I keep wanting to make that into Soundgarden's "Spoon Man" but can't, somehow.
On this the anniversary of the Montgolfier's flight in their marvelous hot air balloon (look it up, it's worthwhile, and the envelope looks like a Fabrege' egg) I guess it's time to trot out my ballooning stories again. Finally. The careful interaction of disparate entities moving toward a common goal--flight. I've had the marvelous good fortune to be out with David and Skybird twice now in two weeks*, and both times have been as good as the first. My responsibilities, however, have grown.
When I first started crewing with David I felt like an outsider, which I was. I was trying to help two men who had been working together for over 18 years. I may as well have tried to stand in for George Burns with Gracie Allen. Slowly, though, I learned and grew and figured it out.
David is a former Air Force pilot, you see. In his calm, methodical head he has the checklists and every time he even thinks about flying that balloon he goes over them without skipping, without hurrying. It's the same pattern every time, and that's how mistakes are minimized. Me, I'm starting to fit into that pattern, having learned how things go. Now I can forsee the next step, usually, and can be ready for it.
It's an incredible feeling.
Two weekends ago I stepped way up, way past my usual "strong back weak mind" position. Jim wasn't able to be there and so that put me as crown man AND as the driver of the chase truck. Heady stuff indeed, trying to be where a hot air balloon is going to land. Last weekend Jim was back but something had changed in the pattern. I fit in it now. I was crown man, giving Jim's hip (now eight years overdue for replacement surgery) a much needed break. I know how to burp the envelope (which is as enthralling to watch as it is to imagine) and I know how to set the top (a fifteen-foot circle of nylon that closes the top of the envelope off) and I know now not to wrap the crown rope around my hand because there are days when that envelope will leap upright and that rope will travel FAST. Friction isn't always our friend.
We had a late start last Saturday morning--the fog refused to burn or blow away and I was about to despair that we'd not be launching but time came and the procedure started. The envelope was carefully unfurled across the grass. The fan with it's airplane propeller blade was aligned alongside the gondola where it sat on it's side. The crown rope was handed to me and I was told to "get." The envelope furled and bumbled and wobbled and filled until it was standing proudly in the morning light, blue and orange nylon holding back air in excess of 210 degrees.
The moment came. Three of us were leaning on the padded edges of the gondola. David said, quietly, "Weight off." We each stood, holding our breaths it seemed. The basket stayed put. "Weight on." We leaned on the deep blue suede leather trim and he fired the ten foot gout of pale blue flame into the envelope for a breathlessly slow three count. A glance at the temperature gauge and again, quietly: "Weight off."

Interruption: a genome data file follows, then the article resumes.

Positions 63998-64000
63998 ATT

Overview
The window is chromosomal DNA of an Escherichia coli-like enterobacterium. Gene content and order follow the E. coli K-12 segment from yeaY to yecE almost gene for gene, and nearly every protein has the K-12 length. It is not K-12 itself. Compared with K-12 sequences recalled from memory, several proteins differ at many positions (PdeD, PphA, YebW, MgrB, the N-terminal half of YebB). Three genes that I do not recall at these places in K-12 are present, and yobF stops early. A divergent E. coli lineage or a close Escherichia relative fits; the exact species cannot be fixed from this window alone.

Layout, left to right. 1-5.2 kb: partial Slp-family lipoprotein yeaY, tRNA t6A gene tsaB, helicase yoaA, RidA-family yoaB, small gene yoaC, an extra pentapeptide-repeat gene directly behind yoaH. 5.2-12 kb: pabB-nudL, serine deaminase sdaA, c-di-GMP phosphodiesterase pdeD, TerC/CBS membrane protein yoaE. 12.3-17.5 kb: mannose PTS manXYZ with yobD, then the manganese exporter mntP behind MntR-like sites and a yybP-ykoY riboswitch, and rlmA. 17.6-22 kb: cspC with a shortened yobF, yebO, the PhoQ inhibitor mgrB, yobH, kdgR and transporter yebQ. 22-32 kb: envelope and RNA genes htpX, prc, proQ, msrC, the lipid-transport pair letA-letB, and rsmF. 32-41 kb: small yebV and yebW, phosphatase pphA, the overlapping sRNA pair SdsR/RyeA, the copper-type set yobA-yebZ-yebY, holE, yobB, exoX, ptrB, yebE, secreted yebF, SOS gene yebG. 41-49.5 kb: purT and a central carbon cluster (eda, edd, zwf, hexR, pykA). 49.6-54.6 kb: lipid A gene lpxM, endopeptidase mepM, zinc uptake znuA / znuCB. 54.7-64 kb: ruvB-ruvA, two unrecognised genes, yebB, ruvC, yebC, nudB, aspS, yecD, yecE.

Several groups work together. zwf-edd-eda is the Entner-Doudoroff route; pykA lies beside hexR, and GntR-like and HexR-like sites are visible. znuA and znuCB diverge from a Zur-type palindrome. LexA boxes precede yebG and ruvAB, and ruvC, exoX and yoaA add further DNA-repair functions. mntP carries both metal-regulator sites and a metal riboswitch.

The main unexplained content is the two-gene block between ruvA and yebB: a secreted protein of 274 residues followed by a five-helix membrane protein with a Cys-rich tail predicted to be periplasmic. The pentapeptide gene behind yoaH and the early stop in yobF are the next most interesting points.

This time it was just right. The basket stirred like a living thing coming out of sleep and began to rise into the blue morning sky. My own ritual now--I patted David on the back and said "Safe flight" and we ground-bound ones hustled to load fan and gloves and such back in the trailer to commence the chase sequence. Radios squawked, reports of fuel consumption came to us scratchily in the truck and Jim and I peered at the map, trying to guesstimate where our pilot might go, what spot he might pick to land in, and how we could best beat him there to beg permission from some kind landowner.
The flight came to it's inevitable end hovering over an empty field. I jumped out of the truck and scaled the welded post fence to meet the basket and it's crew, remembering last weekend's ignoble tip and fall but as I bounded across the uneven briars and grass David called out "Wait!" I got within eight or so feet of the basket and watched as he lowered his cargo and craft so slowly, so perfectly down that the passengers didn't realise they'd landed. It astounded me that this contraption that weighs almost a thousand pounds all told could alight in the dewy grass with all the gentleness of a tadpole coming to rest on the bottom of a pond. I know I stood there like a kid watching a magic trick unfurl because I saw my smile echoed in David's.
The landowners arrived shortly thereafter, alerted by the roar of the propane torch and David left the envelope inflated, not hot enough to escape again but just enough to keep it full and round and lovely. The consummate showman, he spent time telling them briefly about it (88,000 cubic feet of air, four propane tanks, a "sport" model) and asking and receiving gracious permission to use any part of the landowner's 4000 acres for takeoff or landing.
The Montgolfier's never had the benefit of a chase crew but they did bring champagne with them to soothe irate manor lords. We celebrated another safe flight as we always do--with champagne and the only prayer** I will say anymore.
* Vulgar Wizard was manning the camera this time, having sprung some important muscle in her back the previous flight. Here's her breathtaking Flickr set.
**The Balloonist's Prayer
The winds have welcomed you with softness.
The sun has blessed you with his warm hands.
You have flown so high and so well
that God joined you in laughter
and set you gently back into
the loving arms of Mother Earth.
The author of the Balloonist's Prayer is unknown, but it is believed to have been adapted from an old Irish sailors' prayer.